With just two weeks remaining until the European Commission’s deadline for central counterparties (CCPs) to begin clearing credit default swaps (CDSs), two of the competing platforms are still waiting for regulatory approval.Both Ice Trust Europe, the facility set up by the Atlanta-based IntercontinentalExchange (Ice), and the unnamed venture launched by Chicago Mercantile Exchange and Chicago-based hedge fund Citadel Investment Group remain in discussions with the UK Financial Services Authority (FSA).
An official at Ice declined to speculate on when it expects the FSA to give the green light, but said it is “operationally ready following testing with member applicants”.
Ice Trust Europe will start by clearing index trades and single name constituents of those indexes, following the path set by its US CCP, Ice Trust, which launched in March. By the end of June, Ice Trust had cleared $1.3 trillion of index trades.
A spokesperson for the CME Group also refused to say when it expects FSA approval, stating: “The application to become a UK-registered clearing house is with the FSA and we are working with them to gain clearance in good time”.
Meanwhile, another contender for European CDS clearing, Frankfurt-based derivatives exchange Eurex, insisted it will be ready to begin clearing by the July 31 deadline. Eurex had originally planned to launch in the first quarter of 2009.
A Eurex official told Risk that 20 participants, including some major dealers, are currently testing the service and putting in place the necessary back-office infrastructure, “but how many achieve market readiness by the end of July remains to be seen”, he said.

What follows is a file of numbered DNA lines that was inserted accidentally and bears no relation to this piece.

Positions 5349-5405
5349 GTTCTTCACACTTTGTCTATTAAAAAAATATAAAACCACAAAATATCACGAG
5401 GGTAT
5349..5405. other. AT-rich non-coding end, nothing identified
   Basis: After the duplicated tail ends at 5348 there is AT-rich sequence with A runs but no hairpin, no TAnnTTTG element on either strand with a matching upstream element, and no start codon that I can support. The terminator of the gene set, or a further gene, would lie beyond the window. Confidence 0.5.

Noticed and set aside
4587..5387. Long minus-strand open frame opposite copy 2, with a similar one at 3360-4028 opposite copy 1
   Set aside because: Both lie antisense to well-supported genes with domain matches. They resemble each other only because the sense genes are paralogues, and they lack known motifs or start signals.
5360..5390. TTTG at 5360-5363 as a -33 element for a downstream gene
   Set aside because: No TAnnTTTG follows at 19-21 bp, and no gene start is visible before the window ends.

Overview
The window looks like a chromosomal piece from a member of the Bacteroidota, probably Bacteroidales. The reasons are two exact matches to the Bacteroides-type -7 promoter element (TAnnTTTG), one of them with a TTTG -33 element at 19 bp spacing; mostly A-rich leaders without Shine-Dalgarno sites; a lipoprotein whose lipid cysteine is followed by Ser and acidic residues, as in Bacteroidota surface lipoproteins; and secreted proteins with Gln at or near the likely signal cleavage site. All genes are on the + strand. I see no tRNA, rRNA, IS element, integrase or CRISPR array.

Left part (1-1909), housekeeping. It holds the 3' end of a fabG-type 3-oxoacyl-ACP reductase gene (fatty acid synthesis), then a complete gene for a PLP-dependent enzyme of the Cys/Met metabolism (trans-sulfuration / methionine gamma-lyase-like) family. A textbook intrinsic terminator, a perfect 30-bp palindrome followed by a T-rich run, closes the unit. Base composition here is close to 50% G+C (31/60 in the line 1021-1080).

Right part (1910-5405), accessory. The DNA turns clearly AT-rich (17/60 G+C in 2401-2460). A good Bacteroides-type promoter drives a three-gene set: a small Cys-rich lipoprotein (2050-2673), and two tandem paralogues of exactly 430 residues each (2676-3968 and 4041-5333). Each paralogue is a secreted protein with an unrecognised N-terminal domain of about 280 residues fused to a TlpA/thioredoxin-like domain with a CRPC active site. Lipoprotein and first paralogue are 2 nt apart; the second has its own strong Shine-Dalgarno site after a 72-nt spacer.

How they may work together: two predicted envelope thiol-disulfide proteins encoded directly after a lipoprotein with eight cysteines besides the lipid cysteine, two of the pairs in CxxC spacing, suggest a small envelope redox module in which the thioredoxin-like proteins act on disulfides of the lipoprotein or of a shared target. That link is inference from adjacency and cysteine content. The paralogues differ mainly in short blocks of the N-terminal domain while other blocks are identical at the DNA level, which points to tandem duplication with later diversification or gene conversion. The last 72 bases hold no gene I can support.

Eurex’ initial focus will be on clearing European iTraxx index trades and the most liquid single-name constituents of those indexes.
Assuming Ice Trust Europe gets FSA approval, it can be expected to achieve similar success to Ice Trust in the interdealer market reasonably quickly. The US platform currently has 12 dealer members.
But short-term success for the buy-side focused platforms, such as those being launched by Eurex and CME, is another matter. A rival initiative launched in December by NYSE Liffe in partnership with London-based clearing house LCH.Clearnet is currently under review, having yet to clear any trades. An official at the company recently told Risk: “We had hoped by starting first we would see business early on, but we haven’t so far and are reviewing where we go from here”.
In other derivatives asset classes that already have central clearing, interest rates and equity derivatives, most buy-side clients access CCPs through their main dealer. That will also be the case with CDSs, but there have been widespread rumours that the buy-side focused CCPs have struggled to get dealer backing.
From the outset, Ice Trust said membership of its platform would be exclusive – limited to institutions with a net worth in excess of $5 billion, a credit rating of A or higher, and sufficient operational capabilities and risk management experience.
While it currently has no buy-side members, the official said the CCP “is open to all market participants that meet the membership requirements as detailed in the rule book. Ice Trust is developing a segregated funds regime for Europe and the US that will support buy-side participation in clearing”.
The Operations Management Group (OMG), consisting of 15 major dealers, nine buy-side firms and three industry bodies, which has since 2005 set targets for improving the operational infrastructure of the over-the-counter derivatives market, committed in June to achieving buy-side access to CDS CCPs by December 15.
A source at the Federal Reserve Bank of New York, who has been party to discussions with the OMG on the issue, said that although clear progress has been made in the interdealer space, “there is less satisfaction in getting the models in place that will bring the benefits of clearing to the buy side”.
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